The thing about colourwork is that it’s addictive. As the pattern unfolds with every row, you get hooked on seeing what’s going to happen next.
Making this hat (designed by the very talented Kate Davies) has got me thinking even more about colour than usual.
It’s a beautiful yarn, perfect for colourwork. The challenge for a designer lies in making a relatively limited palette (there are eight colours in Excelana so far) work in harmony.
When working with a limited colour range, or in fact, any colour range, there is a great trick for making it easier. I think I first read about it in Alice Starmore‘s seminal Book of Fair Isle Knitting, but it’s a widely used technique.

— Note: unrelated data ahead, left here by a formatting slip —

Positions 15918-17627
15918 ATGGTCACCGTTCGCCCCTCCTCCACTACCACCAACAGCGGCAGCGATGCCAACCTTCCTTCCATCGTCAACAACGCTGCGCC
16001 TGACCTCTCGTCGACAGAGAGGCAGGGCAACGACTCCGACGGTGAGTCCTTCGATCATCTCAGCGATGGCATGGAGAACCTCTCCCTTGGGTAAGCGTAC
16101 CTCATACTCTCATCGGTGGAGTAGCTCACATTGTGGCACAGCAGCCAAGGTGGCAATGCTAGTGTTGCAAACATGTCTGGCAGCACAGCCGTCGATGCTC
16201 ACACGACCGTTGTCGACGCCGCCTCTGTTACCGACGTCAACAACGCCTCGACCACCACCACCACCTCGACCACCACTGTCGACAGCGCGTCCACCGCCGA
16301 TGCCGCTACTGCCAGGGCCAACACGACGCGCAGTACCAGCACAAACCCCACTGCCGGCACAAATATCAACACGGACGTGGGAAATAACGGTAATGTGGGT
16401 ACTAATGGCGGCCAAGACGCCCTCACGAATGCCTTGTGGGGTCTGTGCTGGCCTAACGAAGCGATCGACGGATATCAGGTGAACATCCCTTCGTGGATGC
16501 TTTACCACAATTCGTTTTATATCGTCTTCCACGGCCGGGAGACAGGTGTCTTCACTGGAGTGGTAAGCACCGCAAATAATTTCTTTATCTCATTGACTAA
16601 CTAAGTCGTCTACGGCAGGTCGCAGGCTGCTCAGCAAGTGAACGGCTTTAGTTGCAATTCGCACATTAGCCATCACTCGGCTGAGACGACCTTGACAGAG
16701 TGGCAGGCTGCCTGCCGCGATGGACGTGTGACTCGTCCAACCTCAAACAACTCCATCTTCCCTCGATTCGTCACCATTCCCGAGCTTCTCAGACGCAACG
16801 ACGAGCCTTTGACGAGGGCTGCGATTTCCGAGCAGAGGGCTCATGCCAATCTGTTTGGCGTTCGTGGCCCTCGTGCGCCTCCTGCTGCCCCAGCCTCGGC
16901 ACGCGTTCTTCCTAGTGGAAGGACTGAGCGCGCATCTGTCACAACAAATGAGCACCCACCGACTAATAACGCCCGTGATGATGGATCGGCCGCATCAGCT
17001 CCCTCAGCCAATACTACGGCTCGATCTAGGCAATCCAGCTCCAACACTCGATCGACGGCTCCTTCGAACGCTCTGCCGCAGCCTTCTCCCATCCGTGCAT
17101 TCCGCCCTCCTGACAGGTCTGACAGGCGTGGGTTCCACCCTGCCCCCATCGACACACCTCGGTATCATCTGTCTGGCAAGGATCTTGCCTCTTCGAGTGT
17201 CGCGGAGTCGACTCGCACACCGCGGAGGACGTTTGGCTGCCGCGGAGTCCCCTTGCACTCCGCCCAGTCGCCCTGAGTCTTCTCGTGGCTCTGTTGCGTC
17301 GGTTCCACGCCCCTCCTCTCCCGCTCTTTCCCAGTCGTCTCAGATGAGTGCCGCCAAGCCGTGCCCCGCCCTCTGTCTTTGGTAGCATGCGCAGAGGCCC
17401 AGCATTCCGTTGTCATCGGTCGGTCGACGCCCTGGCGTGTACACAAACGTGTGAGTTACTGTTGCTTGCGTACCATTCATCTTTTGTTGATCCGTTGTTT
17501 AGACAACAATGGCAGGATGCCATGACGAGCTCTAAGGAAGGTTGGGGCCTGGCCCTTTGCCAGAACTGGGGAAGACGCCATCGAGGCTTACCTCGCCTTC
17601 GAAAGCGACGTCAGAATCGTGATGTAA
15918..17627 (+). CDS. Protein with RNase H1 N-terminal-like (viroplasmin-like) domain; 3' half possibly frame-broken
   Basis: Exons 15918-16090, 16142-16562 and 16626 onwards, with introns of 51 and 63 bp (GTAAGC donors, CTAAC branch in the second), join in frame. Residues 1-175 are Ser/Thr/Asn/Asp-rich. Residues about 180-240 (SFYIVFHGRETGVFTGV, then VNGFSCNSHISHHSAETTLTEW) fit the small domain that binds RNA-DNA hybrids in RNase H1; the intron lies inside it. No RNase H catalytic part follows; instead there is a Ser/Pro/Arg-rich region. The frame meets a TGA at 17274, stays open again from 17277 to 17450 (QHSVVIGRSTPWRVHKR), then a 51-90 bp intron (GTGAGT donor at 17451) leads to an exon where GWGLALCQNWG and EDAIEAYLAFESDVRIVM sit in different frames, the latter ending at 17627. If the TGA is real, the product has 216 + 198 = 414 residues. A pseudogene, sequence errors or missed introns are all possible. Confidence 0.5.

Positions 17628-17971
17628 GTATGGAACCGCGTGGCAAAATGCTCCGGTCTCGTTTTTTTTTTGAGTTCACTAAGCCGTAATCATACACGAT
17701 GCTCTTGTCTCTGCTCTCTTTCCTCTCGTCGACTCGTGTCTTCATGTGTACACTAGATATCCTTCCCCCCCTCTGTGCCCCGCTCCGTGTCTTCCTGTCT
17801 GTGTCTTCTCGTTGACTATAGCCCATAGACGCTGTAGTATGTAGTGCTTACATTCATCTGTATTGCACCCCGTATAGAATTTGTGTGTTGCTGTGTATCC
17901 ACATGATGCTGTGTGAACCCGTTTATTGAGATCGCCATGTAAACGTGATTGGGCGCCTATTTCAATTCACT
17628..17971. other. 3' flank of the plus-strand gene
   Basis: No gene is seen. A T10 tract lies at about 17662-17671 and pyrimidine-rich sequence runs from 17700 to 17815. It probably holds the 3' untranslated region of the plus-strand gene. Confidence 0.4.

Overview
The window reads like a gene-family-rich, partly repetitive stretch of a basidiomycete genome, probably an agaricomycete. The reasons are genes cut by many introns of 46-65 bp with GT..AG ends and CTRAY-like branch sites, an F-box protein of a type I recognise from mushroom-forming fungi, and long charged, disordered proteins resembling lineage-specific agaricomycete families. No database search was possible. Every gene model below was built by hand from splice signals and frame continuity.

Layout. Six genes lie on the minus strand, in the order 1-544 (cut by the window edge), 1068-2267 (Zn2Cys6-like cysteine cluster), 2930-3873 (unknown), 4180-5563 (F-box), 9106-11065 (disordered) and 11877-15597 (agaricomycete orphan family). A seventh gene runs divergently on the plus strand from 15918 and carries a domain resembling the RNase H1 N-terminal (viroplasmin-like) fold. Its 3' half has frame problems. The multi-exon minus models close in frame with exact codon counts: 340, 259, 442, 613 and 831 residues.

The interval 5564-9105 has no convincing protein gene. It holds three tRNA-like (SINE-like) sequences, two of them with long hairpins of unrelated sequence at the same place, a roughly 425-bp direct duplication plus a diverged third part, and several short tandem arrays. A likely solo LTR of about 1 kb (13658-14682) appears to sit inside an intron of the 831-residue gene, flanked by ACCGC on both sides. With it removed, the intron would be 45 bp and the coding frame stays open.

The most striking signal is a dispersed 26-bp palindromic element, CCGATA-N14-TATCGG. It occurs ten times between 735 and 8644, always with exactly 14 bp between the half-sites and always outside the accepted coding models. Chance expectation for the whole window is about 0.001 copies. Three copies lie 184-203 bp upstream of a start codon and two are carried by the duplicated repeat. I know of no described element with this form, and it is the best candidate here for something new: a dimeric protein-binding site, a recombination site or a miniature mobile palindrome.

Simply take your colour range and put it into black and white.
The easiest way is to take a picture using the black and white setting on your digital camera, but I prefer to take it in colour and then desaturate it in Photoshop, so that I can refer back to it.
This allows you to see the relative light or dark values of the colours. By having this extra info, you can then easily avoid putting colours which are of the same light/dark value next to each other, where a lack of contrast would make the patterning hard to see.
After that, despite all the colour ‘rules’ you may have heard of, everything else is just a matter of taste.
Here’s what happens when you take the colours away…
Time to play!